wahoo skipper said:
I listened in on the Quarterly Conference Call today and both Ouimet and Kinzel referenced the "Four Cornerstones" of Safety, Courtesy, Cleanliness and Service without referring to the "5th" cornerstone: Integrity.

Could it be that they are displaying integrity by tacitly acknowledging they don't have any?

My author website: mgrantroberts.com

I've been planning to post something about this ever since my poor experience at Pink's on 7/4 and a subsequent experience at Friday's at the Breakers.

The bottom line is this: It is OK to be expensive.

But if you are going to be expensive, it is NOT OK to be "cheap".

Let me explain: The best example is probably Charlie Brown's Cookout, assuming it even operates anymore. Last time I ate there, the burger cost around $5 for the burger alone. That is expensive. It was a 6 ounce beef patty, flame grilled to order by an Eastern European cook and served on a nice kaiser roll. It was expensive, but it was also good, and the combination of a good product and the in-park location meant it really was not that unreasonable to pay a premium for that burger.

But I wanted lettuce, tomato and onion for my burger. That seems reasonable enough...

...but charging an extra $0.50 for a paper thin slice of under ripe tomato, a tiny piece of a lettuce leaf, two dill pickle chips, and a couple of pieces of onion is not reasonable at all. In fact, it is CHEAP. That extra $0.50 isn't a lot of money, but it very quickly made me resent being asked to pay the $5 for the rest of the burger.

It's that kind of thing. Or the situation we encountered in the restaurant under Raptor (I don't remember whether it was Game Day or Silver Dollar at the time). Cedar Point serves three or four different kinds of French fries in the park, and at this restaurant, EVERY menu item was served with a side of the worst variety of fries available in the park. The restaurant served other sides as well, but absolutely REFUSED to substitute anything for the crappy food-service fries that nobody in the group wanted. They could "hold" the fries, but then there was no discount for not getting them, plus we still had to pay fugal price for the alternative side we really wanted. Again, it's enforced cheapness. I would have happily paid an upcharge on the entree to get the onion rings instead of the fries, but because of their insistence, I ended up not ordering the rings at all, throwing out the fries, and complaining about the quality and expense of my meal.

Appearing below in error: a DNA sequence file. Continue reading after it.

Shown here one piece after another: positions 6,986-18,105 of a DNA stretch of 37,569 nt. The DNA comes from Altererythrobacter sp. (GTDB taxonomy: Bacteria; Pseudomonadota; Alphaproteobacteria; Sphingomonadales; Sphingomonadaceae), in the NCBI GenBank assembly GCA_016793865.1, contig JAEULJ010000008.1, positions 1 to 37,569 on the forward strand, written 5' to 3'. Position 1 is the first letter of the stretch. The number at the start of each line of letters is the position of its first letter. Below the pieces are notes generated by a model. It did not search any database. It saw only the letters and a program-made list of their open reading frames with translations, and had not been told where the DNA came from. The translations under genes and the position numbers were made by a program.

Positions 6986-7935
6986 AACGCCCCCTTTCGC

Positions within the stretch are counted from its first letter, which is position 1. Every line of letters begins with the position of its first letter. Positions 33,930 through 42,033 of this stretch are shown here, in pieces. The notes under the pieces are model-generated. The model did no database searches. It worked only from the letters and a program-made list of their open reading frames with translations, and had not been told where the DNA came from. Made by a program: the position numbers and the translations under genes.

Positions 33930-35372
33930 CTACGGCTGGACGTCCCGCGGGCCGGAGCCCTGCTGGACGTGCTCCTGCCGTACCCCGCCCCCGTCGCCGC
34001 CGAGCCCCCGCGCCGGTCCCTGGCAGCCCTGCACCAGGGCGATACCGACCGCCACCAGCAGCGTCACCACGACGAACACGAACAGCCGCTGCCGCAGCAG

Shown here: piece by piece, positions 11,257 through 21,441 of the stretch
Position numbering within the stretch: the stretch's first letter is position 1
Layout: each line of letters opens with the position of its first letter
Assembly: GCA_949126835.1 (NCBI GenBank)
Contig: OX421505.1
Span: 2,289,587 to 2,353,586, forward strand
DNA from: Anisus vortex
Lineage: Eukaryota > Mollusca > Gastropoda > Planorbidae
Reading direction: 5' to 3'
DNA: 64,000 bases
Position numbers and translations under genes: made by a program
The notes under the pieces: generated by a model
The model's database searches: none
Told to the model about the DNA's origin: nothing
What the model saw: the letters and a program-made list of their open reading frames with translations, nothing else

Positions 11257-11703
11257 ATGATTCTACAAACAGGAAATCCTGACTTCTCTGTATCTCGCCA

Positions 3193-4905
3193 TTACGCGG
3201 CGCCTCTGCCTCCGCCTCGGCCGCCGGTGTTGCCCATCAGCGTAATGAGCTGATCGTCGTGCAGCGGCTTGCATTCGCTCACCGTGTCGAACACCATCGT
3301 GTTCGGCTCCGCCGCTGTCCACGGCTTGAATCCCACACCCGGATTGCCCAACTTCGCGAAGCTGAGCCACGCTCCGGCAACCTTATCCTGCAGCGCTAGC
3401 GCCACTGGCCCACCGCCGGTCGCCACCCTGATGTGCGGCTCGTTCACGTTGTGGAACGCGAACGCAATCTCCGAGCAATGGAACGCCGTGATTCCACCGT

This is the kind of basic crap that makes people not want to spend money. I haven't been back to that restaurant in years because of basic nonsense. Last time I ate there, they ended up with a smaller sale, my server got a smaller tip, and I have not been back. This is what happens when you as an institution are Doing It Wrong.

Johnson is right. I like to put it this way: The park's job is to make me WANT TO give them my money. The techniques for doing that are well documented, they don't cost a lot to implement, and that doesn't matter anyway because they pay for themselves many times over. It is a simple matter of getting the price and the value to line up correctly, then not doing anything in execution to mess up that balance.

--Dave Althoff, Jr.

    /X\        _      *** Respect rides. They do not respect you. ***
/XXX\ /X\ /X\_ _ /X\__ _ _ _____

Ensign Smith said:

wahoo skipper said:
I listened in on the Quarterly Conference Call today and both Ouimet and Kinzel referenced the "Four Cornerstones" of Safety, Courtesy, Cleanliness and Service without referring to the "5th" cornerstone: Integrity.

Could it be that they are displaying integrity by tacitly acknowledging they don't have any?

Maybe they finally realized that 72-degree blocks are hard to source? Maybe they were getting them from that landscape company they had to sue...

--Dave Althoff, Jr.

    /X\        _      *** Respect rides. They do not respect you. ***
/XXX\ /X\ /X\_ _ /X\__ _ _ _____